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The Hawk News

The Student News Site of St. Joseph's University

The Hawk News

The Student News Site of St. Joseph's University

The Hawk News

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Administrative and faculty diversity

St. Joe’s can improve from top down

On April 5, the university received an email announcing the new Chief Human Resources Officer, Zenobia Hargust. The email said she is currently the “Director of Equal Opportunity & Employee Engagement at Swarthmore College, as well as the College’s Deputy Title IX Coordinator.”

Not only is she immensely qualified for the position, but she is also a Muslim woman of color, which will allow Hargust to provide a new and very much needed point of view to a primarily white and male administration here at St. Joe’s.

We are incredibly excited to welcome her to St. Joe’s, and we know that she will bring a new perspective and a restored interest in diversity with her.

St. Joe’s past hiring practices, as they are reflected in the current racial demographics of both administration and faculty, seemed to be skewed towards those who are white, and in many cases, those who are male.

Of course, the overall hiring process is something that is incredibly difficult to deal with; the intentionality of hiring people of color at both the administrative and the faculty level is something that can be seen as problematic due to the assertion that these hiring processes may be solely about racial diversity and don’t take qualifications into account.

We can and should look critically at the university in terms of their hiring practices in the past, but we should also concede to the fact that the university’s current racial demographics, amongst the administration especially, do point to a larger trend on the national level.

In 2016, the College and University Professional Association for Human Resources (CUPA-HR) released research illustrating that “7 percent of higher education administrative positions…were held by black staffers. Just 3 percent of those jobs were held by Hispanic or Latino people, 2 percent were Asian and 1 percent identified as another race or ethnicity. The remaining 86 percent of administrators were white.”

This reflects patterns in nationwide hiring within administrations on college campuses, and our own university’s demographics for the administration and faculty are no different; there is an overall staggering lack of racial diversity.

In short, there is a clear disparity when it comes to racial diversity among higher education administrative and faculty positions. Having equal racial representation at St. Joe’s that reflects the demographics of the Greater Philadelphia area is immensely important when it comes to creating a positive social environment at an institution for higher education while also promoting what we claim to espouse: inclusion and diversity.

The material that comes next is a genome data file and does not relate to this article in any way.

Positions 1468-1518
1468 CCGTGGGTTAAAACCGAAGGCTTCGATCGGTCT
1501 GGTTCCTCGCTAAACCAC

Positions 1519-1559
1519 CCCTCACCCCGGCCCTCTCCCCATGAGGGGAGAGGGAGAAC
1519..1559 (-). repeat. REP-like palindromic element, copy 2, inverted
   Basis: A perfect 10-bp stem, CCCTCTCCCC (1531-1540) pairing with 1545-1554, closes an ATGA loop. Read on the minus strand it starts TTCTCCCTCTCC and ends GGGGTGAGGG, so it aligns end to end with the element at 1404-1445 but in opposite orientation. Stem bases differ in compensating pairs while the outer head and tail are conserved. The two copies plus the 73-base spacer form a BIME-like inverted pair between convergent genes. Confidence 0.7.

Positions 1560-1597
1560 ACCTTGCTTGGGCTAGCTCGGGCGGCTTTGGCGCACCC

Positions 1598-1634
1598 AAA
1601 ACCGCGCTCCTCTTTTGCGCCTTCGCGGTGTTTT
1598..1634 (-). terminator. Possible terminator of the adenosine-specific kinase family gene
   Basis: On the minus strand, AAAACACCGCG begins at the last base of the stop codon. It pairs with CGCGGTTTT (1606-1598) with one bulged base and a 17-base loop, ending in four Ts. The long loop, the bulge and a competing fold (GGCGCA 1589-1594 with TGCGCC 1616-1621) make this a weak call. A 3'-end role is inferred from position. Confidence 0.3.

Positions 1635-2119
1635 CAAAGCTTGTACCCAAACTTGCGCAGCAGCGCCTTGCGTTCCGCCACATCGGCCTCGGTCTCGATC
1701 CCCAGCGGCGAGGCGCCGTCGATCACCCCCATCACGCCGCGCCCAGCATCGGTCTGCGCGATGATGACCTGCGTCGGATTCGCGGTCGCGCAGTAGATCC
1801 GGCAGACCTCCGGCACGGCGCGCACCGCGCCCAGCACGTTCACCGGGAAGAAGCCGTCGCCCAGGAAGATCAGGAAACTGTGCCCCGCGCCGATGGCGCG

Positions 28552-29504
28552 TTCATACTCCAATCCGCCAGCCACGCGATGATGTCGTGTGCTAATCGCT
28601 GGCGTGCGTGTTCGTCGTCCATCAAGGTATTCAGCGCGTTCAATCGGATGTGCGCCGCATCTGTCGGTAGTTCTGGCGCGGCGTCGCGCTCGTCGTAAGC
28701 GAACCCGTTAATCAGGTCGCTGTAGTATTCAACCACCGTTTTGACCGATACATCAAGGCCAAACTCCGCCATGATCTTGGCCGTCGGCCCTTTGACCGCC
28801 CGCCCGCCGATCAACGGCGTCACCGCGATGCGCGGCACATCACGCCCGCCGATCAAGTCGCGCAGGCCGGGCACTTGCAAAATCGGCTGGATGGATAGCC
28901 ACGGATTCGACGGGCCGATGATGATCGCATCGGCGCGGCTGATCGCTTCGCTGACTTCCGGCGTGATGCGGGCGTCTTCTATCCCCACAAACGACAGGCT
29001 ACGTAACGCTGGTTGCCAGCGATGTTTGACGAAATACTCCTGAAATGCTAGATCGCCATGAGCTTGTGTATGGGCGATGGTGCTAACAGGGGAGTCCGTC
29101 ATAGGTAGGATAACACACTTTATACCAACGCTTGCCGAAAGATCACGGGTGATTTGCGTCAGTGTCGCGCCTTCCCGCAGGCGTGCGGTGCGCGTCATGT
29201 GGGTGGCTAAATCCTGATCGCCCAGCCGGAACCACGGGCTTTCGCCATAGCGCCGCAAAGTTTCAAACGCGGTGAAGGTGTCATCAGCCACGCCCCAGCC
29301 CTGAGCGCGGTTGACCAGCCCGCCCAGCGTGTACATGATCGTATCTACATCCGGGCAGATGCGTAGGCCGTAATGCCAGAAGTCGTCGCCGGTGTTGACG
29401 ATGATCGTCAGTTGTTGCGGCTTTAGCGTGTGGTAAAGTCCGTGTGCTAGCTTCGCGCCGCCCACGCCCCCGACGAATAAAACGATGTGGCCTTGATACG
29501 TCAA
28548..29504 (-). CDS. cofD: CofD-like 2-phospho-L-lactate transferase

Diversity within the administrators and faculty will allow for the student population to diversify in the same way. Hiring a diverse group of administrators and professors will create this mutual social reciprocity between the higher-ups and the overall demographic of the student body. The hiring of Hargust is a catalyst for this positive change in the administration and faculty.

When people in an environment look like you and share your common background, you are more likely to stay within those spaces because they are familiar, because they feel like home. As the Chief Human Resources Officer, Hargust will have the ability to garner a more diverse pool of applicants for higher-up positions in both the administration and faculty.

To reinforce this intentionality in hiring based on racial diversity, as we hope Hargust will promote, St. Joe’s will feel like home to more students, especially those who are often racially minoritized in the U.S.

In the classroom, for example, the professor is the one who cultivates diverse discussions and provides a forum for interpretation of the overall curriculum.

Moreover, in the administration, those in positions of power create the culture for an institution, meaning that they can truly affect change within the population of the institution itself. All of these things will augment racially minoritized perspectives in different areas of campus life.

In an interview with Hargust for CUPA-HR, she said, “It really is an honor and privilege to work in human resources and be a person who sets the tone for the culture of an institution, who sets the expectations for not only tolerance but acceptance in the workplace.”

By bringing this perspective to St. Joe’s, Hargust will be an exemplary model for the formulaic response we have highlighted that will promote diversity on our campus from the top down.

Hiring people of color within administration (both higher and lower) and faculty is paramount to realizing the goals of the university in regards to diversity and inclusion. The university must hire the most qualified and experienced staff, but let’s not forget that the most qualified and experienced hire can be a person of color.

The university needs to begin somewhere in order to practice what we preach, and starting from the top down is a jumping off point. Hargust is a great start to this initiative, and we are looking forward to how she sets the status-quo of diversity as a woman of color in an administrative position of power.

—The Editorial Board

This week’s Editorial Board is comprised of the Opinions Editor, Assistant Opinions Editor, Managing Editor, Editorial Page Editor, Copy Chief, Lifestyle Editor, News Editor and Assistant News Editor.

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